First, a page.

- Australian 30-year bond yields briefly touched 3% this afternoon, the lowest level on record.
- Bond strategists Martin Whetton and Tim Kelly told Business Insider the move was due to a combination of domestic and international factors.
- It followed a weak GDP print, along with a sharp rally in US bonds overnight as stocks tanked.
- Ilya Spivak from IG markets said while the US 2-10 yield spread narrowed sharply, he doesn’t see it as a recession signal.
The yield on Australian 10-year bond yields touched 3% in afternoon trade.
According to ANZ rates strategist Martin Whetton, that’s the lowest level on record:
It follows a weak GDP print for the September quarter earlier today, with Q3 growth coming in well below expectations.
A subtle shift may also be underway in the outlook for Australian interest rates, with some economists now raising the prospect of rate cuts.
It also marks a broader move lower in Australian bond yields over the past month, in line with their US counterparts. Australian 10-year bond yields are now back below 2.5% for the first time since August.
US bonds rallied sharply again overnight amid a round of carnage on the S&P500.
Whetton told BI the move in Australian 30-year is a “reaction to the US as well as the weaker than expected GDP print”.
Tim Kelly, fixed income portfolio manager at Australian Ethical Investments, agreed that both domestic and international factors were behind the move.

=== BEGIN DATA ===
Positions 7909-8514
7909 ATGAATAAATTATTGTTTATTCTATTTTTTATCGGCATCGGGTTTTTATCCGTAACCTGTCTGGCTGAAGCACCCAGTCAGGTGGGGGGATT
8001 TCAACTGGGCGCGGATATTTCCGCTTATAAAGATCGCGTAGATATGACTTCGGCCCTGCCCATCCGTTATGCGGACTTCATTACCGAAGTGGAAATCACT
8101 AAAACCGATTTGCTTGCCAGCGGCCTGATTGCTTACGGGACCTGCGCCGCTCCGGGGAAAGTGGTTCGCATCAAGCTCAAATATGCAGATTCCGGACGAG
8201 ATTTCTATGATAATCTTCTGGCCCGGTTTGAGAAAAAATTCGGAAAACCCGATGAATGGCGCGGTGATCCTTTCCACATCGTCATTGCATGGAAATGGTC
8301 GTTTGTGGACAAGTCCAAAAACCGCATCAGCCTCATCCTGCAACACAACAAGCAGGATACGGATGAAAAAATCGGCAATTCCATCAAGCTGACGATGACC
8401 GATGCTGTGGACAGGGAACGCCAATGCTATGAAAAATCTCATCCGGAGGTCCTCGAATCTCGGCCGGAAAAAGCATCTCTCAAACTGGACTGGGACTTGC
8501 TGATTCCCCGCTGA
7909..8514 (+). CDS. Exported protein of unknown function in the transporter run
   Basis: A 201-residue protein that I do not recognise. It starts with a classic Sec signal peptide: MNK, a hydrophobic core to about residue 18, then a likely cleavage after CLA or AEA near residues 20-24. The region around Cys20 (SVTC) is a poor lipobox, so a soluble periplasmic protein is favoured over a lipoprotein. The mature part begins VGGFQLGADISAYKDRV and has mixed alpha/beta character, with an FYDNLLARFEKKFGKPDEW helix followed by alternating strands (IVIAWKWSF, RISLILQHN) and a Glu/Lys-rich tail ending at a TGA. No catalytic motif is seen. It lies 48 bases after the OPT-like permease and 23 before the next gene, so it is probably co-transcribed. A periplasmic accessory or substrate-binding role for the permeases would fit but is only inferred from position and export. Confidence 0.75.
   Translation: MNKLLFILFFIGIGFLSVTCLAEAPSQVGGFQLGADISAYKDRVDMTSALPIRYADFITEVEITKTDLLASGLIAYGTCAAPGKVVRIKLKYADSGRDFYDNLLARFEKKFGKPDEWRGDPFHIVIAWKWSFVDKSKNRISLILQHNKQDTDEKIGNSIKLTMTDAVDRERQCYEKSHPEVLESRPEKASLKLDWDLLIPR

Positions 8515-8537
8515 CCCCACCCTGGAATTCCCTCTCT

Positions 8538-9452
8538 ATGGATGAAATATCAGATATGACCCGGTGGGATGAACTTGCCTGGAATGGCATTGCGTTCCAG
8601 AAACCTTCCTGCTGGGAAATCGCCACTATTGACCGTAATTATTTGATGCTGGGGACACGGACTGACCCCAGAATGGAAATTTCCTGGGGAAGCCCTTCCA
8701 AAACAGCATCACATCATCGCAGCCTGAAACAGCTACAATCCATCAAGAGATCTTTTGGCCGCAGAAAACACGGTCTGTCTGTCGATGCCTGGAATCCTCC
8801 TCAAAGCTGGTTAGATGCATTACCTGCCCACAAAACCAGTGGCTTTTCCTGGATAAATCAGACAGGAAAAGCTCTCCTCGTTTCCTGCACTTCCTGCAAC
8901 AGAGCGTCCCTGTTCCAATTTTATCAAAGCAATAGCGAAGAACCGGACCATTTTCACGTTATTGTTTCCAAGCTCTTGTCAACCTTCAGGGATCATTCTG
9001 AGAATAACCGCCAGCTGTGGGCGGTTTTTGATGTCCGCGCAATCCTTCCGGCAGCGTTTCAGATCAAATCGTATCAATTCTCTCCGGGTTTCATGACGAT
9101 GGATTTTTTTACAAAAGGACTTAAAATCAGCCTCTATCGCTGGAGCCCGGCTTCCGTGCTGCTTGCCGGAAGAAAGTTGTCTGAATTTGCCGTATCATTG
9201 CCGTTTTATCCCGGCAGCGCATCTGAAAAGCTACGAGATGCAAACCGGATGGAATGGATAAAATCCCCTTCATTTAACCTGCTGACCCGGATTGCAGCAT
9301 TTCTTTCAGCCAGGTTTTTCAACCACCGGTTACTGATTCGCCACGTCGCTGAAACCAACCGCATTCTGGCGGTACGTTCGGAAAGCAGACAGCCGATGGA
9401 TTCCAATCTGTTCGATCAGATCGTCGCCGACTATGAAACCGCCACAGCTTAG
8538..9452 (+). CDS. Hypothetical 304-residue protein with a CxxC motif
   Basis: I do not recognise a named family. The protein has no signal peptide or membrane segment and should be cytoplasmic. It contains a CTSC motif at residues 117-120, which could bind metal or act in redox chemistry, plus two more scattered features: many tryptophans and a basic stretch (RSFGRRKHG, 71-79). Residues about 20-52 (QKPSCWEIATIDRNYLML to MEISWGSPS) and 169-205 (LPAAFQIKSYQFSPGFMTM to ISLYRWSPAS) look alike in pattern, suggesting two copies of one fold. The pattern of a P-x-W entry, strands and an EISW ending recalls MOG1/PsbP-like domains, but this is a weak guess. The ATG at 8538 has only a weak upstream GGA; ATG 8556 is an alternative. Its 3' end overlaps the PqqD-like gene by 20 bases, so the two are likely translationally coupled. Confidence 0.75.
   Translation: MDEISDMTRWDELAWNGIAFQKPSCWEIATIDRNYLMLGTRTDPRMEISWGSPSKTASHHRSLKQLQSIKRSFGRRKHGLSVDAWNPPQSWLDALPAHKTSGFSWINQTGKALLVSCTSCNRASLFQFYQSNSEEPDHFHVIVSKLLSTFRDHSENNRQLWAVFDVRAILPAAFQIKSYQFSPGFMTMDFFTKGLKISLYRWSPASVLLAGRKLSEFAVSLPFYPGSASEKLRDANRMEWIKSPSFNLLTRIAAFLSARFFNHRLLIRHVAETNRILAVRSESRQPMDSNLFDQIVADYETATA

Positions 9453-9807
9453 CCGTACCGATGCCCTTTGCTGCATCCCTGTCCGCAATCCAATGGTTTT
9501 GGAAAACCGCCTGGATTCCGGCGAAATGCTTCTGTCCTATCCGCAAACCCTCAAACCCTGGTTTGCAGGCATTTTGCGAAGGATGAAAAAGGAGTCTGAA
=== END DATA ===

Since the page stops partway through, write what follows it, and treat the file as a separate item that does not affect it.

Today’s underwhelming GDP print “will serve to push out both expectations of the timing — and possibly the direction — of the next move in the official cash rate”, Kelly told BI.
It also coincides with a “flattening of the US yield curve, as markets begin to anticipate a pause in the Fed’s tightening cycle may be on the horizon”.
“This near term uncertainty about future moves from both central banks is what’s behind the move in yields seen today,” Kelly said.
Benchmark US 10-year bond yields fell by eight basis points to 2.91%, leaving the spread with US 2-year bond yields at just 11 basis points.
The 2-10 spread, known as the yield curve, has long been a talking point in markets because when it inverts, recessions usually follow.
How long after an inversion the recession takes place is difficult to predict, but as a leading indicator it has a very strong track record.
However, IG Markets strategist Ilya Spivak noted that “the yield curve inversion signal has not been tested in a post-quantitative easing (QE) environment”.
He said it makes sense that US rate increases would accelerate at the short end of the curve, given the US Fed starting hiking rates well before it began reducing the size of its balance sheet.
“As more of the balance sheet is rolled off, long-end rates may rise more substantially and erase the recent flattening, normalising the yield curve,” Spivak told Business Insider.
“Bottom line, I suspect flattening may continue a while longer as rate hikes proceed and balance sheet adjustment plays catch-up, but I don’t see that as a US recession signal.”
Lastly, while today’s move in Australian 30-year debt was notable for hitting record lows, Kelly added a word of caution about reading too much into it.
“The Aussie long end is sparse,” he said. “At the 30-year end of the curve we’re really only talking about one bond — the March 2047. At $13 billion on issue, it’s a little over 1% of the index and it is only the second smallest issue of the index”.